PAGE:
Issue 3/2017 - Das Imperium schlägt zurück?
The Cream of Soviet Modernism
For a few years already late-Soviet architecture is the order of the day. After Constructivism, which has inspired some contemporary star architects since they were young, and Stalinist Empire style, introduced to the Western discourse by Boris Groys during the 1980s, today we see the focus shifting to the architectural heritage of the second half of the USSR’s existence. Spanning the period from 1955 to 1991, it is known as post-war Soviet Modernism.
What is notable about the new wave is the interest in unique buildings. Of course, nothing can be captured all at once. Therefore having started with primary monuments, further quests can descend the hierarchy from the main to the secondary, from the centre to the periphery. In the last few years, the architecture of the former national republics is under close scrutiny1. Deeper infiltration into the bulk of the heritage might sound sensible, but this approach goes down a blind alley - the ‘cream’ that can be skimmed off the architecture of the period is very thin. There are only scantily placed masterpieces against the jungle of standard housing and anonymous construction.
The less architecture there is, the more impressive is the scale of this bulk. Whole cities seem to stem from the same design table. This is especially true of construction during the first half of the 1960s, when the infatuation with standardisation neared its climax. In 1963, 95% of all residential construction proceeded to standard designs. This was not very different for public buildings - schools, grocery stores, cinemas. Even if in rare cases unique schemes were used, they still followed one of the carefully predefined models. Completely obsessed with effective use, devoid of decoration, these structures represented the Functionalist period of Soviet architecture.
The situation started to change after 1969, when the Communist party and the Council of Ministers of the USSR issued a decree, in which they insisted upon transition from quantity to quality in construction. For mass housing, these arrangements implied the pursuit of any means to introduce variation in the layout of standard estates. Architectural design became keen on monumentality. Much attention was paid to the reconstruction of city centres, resulting in impressive ensembles. Large streets regained importance as showcases of Soviet life. Thus conditions were created for the unique architecture that we call Soviet Modernism.
Against the background of this Monumentalism, architectural production pre-1970 faded. And the late-Soviet critics were quick to lay bare its deficiencies. The official reading of the Functionalist period from 1987 held that “The tendency to create simple, laconic structures, in which form follows function, had led to the fact that even those objects, which were built to individual designs, obtained features of a standardised, impersonal architecture. Nevertheless, expressivity of the architectural form in the best works of the time was at a high level”2. But to find itself among the ‘best works’ was indeed a hard task for a building to accomplish. Those that failed were defiled and deemed outdated ‘even before completion’.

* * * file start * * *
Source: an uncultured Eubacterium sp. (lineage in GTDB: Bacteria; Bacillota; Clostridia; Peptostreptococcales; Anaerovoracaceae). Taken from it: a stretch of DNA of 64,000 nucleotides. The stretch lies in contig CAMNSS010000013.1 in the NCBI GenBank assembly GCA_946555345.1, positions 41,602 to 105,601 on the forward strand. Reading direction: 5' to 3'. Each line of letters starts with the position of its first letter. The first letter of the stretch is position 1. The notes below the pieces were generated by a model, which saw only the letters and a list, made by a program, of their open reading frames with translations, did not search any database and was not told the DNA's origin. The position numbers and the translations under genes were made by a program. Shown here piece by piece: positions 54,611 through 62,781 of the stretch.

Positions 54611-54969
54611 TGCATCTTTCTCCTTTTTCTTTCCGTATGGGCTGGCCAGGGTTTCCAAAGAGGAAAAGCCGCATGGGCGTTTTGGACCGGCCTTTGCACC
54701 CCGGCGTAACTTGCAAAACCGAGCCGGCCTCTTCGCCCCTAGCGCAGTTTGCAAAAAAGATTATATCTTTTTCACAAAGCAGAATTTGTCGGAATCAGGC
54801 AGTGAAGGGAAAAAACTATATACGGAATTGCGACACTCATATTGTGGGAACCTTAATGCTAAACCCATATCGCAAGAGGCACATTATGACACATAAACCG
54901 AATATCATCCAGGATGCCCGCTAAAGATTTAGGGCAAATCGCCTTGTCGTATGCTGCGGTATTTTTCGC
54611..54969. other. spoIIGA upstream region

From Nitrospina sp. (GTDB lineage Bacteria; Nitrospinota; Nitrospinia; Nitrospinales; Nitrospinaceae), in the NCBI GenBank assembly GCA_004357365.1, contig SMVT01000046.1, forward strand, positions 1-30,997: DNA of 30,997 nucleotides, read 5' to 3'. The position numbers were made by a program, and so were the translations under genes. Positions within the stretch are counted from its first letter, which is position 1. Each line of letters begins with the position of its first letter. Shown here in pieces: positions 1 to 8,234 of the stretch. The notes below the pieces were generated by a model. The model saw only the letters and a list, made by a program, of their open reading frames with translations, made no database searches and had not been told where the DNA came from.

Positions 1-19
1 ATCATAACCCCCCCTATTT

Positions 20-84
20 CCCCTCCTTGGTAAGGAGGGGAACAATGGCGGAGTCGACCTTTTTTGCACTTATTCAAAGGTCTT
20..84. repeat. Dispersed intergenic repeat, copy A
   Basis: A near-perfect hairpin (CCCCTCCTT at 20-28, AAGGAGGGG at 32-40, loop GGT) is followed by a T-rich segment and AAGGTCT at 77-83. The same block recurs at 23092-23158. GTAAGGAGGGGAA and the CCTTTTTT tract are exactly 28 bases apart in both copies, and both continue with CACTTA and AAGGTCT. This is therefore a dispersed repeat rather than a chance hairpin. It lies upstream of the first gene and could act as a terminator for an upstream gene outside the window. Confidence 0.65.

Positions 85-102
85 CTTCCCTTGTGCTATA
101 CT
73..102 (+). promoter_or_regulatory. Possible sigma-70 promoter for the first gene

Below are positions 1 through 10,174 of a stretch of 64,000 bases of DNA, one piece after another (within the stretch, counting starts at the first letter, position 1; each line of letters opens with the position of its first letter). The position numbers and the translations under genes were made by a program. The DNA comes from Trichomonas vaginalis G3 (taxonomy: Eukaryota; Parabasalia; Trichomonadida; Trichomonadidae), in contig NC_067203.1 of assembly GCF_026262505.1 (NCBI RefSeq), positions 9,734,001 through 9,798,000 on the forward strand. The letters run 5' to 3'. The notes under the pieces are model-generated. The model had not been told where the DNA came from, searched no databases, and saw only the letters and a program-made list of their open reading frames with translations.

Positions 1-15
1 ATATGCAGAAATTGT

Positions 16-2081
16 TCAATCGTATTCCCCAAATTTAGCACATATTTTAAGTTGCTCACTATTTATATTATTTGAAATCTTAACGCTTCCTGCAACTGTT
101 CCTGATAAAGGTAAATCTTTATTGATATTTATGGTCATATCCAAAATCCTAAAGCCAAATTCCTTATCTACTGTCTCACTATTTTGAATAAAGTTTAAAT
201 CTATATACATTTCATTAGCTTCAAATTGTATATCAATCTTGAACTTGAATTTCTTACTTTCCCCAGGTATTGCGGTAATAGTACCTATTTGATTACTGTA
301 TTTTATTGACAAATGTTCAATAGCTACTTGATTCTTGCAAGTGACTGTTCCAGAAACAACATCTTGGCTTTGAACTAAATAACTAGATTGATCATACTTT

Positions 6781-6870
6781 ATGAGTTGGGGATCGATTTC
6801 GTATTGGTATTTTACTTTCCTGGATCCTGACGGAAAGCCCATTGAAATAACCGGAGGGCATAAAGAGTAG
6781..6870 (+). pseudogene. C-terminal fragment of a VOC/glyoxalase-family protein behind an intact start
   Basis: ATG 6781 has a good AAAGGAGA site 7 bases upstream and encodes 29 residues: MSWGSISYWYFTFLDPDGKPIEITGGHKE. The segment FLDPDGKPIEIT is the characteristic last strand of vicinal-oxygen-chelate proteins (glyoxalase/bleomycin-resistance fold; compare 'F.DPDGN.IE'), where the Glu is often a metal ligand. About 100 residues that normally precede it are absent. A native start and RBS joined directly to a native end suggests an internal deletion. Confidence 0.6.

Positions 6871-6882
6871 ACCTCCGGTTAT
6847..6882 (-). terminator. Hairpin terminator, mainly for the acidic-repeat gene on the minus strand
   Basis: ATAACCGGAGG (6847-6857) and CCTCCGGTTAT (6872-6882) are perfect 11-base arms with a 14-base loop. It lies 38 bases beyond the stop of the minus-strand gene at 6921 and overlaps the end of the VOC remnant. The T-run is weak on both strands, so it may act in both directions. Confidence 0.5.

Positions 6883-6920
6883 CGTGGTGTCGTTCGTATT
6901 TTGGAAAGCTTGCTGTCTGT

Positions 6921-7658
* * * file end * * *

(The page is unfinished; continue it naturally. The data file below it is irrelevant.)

Such was the case with the glass box (a popular template during the 1960s) of the VDNKh in Minsk, completed in 1968. Yet, when the city made the decision to demolish the building at the end of 2016, the progressive community expressed alarm. Suddenly, it turned out that the VDNKh is not only great architecture, but a true symbol of the era, whose heritage is so fragile that it can easily be damaged or even lost. And here the paucity of exceptional Functionalist architecture reached out a helping hand. Architect Galina Levina, a daughter of one of the authors of the building, claimed: “The memory is a chain. If some links fall out, misunderstanding of the history and conjectures arise. If such architecture is cleansed from the visual perception of Minsk, we will think of the 1960s as of prefabricated concrete slabs, standardised architecture. And this is not so”3. Eventually, attempts to save the building proved futile. In just two weeks in April 2017 it was turned into a pile of debris. But those who care learned a lesson: today there is a movement on the rise to prevent other modernist buildings facing a similar dismal end. Thus architectural elitism goes into masses in order to become a tool for protecting the urban heritage from the virus of ideological and aesthetic hostility towards Modernism, and its Functionalist decade in particular.
Standard Housing in Revolt
Standard housing in its turn seems to have nothing to hope for. Its architectural qualities are admittedly low; nobody is going to stand up for it. And the only trite argument, namely that the Khrushchev’s policy was the only possible way of solving the exigent housing problem in the country, does not look salutary. Instead, it stresses the temporality of the policy, whose advantages are obviously a matter of the past.
However, as practical evidence has shown, standard residential estates do get support as soon as they appear under threat of injury or demolition. Suddenly it becomes clear that the Modernist habitat has its own distinct qualities - human scale, greenery, decent social infrastructure, location. Since 1991, urban infill has become a scourge of that idyll. Countless cases arise in former Soviet cities, when the unbuilt space of the estates is filled with new high-rise development. This provokes the indignation of local inhabitants, who are concerned about contraction of green areas, increase of noise, rubbish, and the load upon infrastructure, such as social amenities and transport networks.